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A Thing Results

The Results Are In!

The Green Sheet, Inc., and Opinion Research Corporation have just completed an extensive, statistically valid survey of a cross section of the U.S. adult population to determine Americans' payment habits and preferences. The results show that Americans are more in love with their checking accounts than ever.

The original research (released for the first time in these pages of The Green Sheet) confirms the hypothesis that checks are THE payment method consumers prefer. In fact, cash, which has always been considered the preferred method, tied with checks!

The survey queried consumers as to which payment mechanisms they have, which they use, and which they prefer. It also asked consumers to report their feelings about individual payment methods. While none of the responses surprised us, they may surprise those who have been predicting the demise of the paper check for decades.

For example, when queried as to which payment methods they have, the results were as follows:

Checking Account 86%

Credit Cards 70%

ATM Card 57%

Debit Card 32%

None 9%

Don't know 1%

Multiple responses accepted.



Among the supposed "techno-savvy" 18-34 year old demographic, only 55% have a credit card and only 40% have a debit card. Proponents of credit and debit have said consumers in this age group use cards, rather than checks. However, 88% responded that they have a checking account (a higher percentage than the survey, overall) more than any other payment mechanism.

When responses are broken down by household income, the results show that across the board (for incomes less than $15K to more than $50K), more people have checking accounts than any of the other payment mechanism. Furthermore, of the 86% who have a checking account, 73% believe their check use will stay the same or increase. That means that 81% of those who use checks plan to use them just as much or more, in the future. It doesn't look like the check is disappearing, does it?



When queried about debit cards, again we weren't surprised by the results. While 32% of the respondents have a debit card, only 19% of respondents have used a debit card in the last seven days. So, while the number of debit cards may be increasing consumers don't seem to be using them.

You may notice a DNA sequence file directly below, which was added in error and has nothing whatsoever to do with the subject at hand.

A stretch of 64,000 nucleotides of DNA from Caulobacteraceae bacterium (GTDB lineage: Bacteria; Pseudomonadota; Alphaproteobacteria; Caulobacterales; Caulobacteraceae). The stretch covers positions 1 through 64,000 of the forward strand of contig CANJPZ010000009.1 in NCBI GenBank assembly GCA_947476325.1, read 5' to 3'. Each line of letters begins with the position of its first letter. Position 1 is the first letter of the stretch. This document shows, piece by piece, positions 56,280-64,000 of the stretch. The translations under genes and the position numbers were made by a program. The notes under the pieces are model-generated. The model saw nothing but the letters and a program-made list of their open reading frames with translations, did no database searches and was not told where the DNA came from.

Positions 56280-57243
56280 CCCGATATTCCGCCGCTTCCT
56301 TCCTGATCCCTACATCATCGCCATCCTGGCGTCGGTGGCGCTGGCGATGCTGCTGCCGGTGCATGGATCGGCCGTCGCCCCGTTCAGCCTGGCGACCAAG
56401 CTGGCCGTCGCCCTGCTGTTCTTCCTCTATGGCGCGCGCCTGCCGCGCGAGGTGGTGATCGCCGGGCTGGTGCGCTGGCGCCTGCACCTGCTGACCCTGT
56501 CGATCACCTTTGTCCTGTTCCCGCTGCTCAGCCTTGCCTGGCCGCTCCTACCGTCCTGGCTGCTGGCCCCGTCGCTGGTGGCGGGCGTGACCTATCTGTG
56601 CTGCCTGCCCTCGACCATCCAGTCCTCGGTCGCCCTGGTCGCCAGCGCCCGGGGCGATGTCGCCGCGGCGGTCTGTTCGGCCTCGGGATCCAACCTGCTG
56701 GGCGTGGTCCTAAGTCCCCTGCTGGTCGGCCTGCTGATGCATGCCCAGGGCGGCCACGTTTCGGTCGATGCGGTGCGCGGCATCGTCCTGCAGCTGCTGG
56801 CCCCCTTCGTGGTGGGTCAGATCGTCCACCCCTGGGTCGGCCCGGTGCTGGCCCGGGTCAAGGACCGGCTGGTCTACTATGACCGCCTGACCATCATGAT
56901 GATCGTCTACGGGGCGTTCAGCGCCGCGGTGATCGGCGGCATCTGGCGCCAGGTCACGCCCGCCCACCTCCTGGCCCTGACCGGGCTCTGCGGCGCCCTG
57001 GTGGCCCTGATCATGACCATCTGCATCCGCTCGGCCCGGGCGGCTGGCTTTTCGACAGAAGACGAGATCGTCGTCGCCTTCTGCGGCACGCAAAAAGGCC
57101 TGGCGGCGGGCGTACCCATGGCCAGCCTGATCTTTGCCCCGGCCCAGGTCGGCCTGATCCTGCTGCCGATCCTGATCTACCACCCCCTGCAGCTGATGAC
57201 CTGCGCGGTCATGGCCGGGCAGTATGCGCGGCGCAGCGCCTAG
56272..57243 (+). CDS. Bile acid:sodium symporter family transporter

When asked how they feel about debit cards replacing checks, 32% of respondents don't know how they feel about it, or have no opinion. Of the remaining 67%, 51% dislike the elimination of checks in favor of debit cards.

The one response that did surprise us was, when respondents were asked about their preferred payment method, cash and check TIED. It's almost an unwritten law. Cash is always the preferred method. ALWAYS. But, our survey showed that consumers feel so strongly about their CHECKS, they prefer to use them just as much as cash. And, among those 35 and older, checks were the preferred method, preferred even to cash.


One finding that should be of interest to all merchants is that as income increases, the cash preference decreases. Therefore, merchants must offer an alternate payment method to cash, especially for large ticket items. What is alarming is that one quarter of the respondents reported that they have been asked to submit a different form of payment when they actually preferred to write a check. That means lost sales.

Respondents were also asked to identify the payment method they use most often and (at the risk of sounding like a broken record) again, checks received the highest response (47%). In fact, when the credit card, ATM, and debit responses are added together, the total is only 19%! Less than half that of checks.

Checks also received the highest response when the subjects were asked which payment method is the most helpful when budgeting money. At 54% checks were twice that of the nearest response (cash at 25%). This feeling that checks are the most helpful method when budgeting money did not vary across age groups or income levels. Consistently, checks also were the payment method that respondents feel give them the most control over spending habits.


What may come as a surprise to those who believe checks are preferred because of the float they offer, survey respondents were disinterested with an extension of credit or float. When asked what influences their choice of payment method, (multiple answers were allowed) only 22% cited extension of credit as a factor. Convenience and simplicity received the highest response (63% and 45%) and were the favorites among all ages and income brackets. Since simplicity and convenience are the factors which influence preference and checks are a preferred method, then consumers view checks as simple and convenient.

Twenty-three respondents provided alternate responses to, "What influences your choice of payment method?" Some of those responses were:



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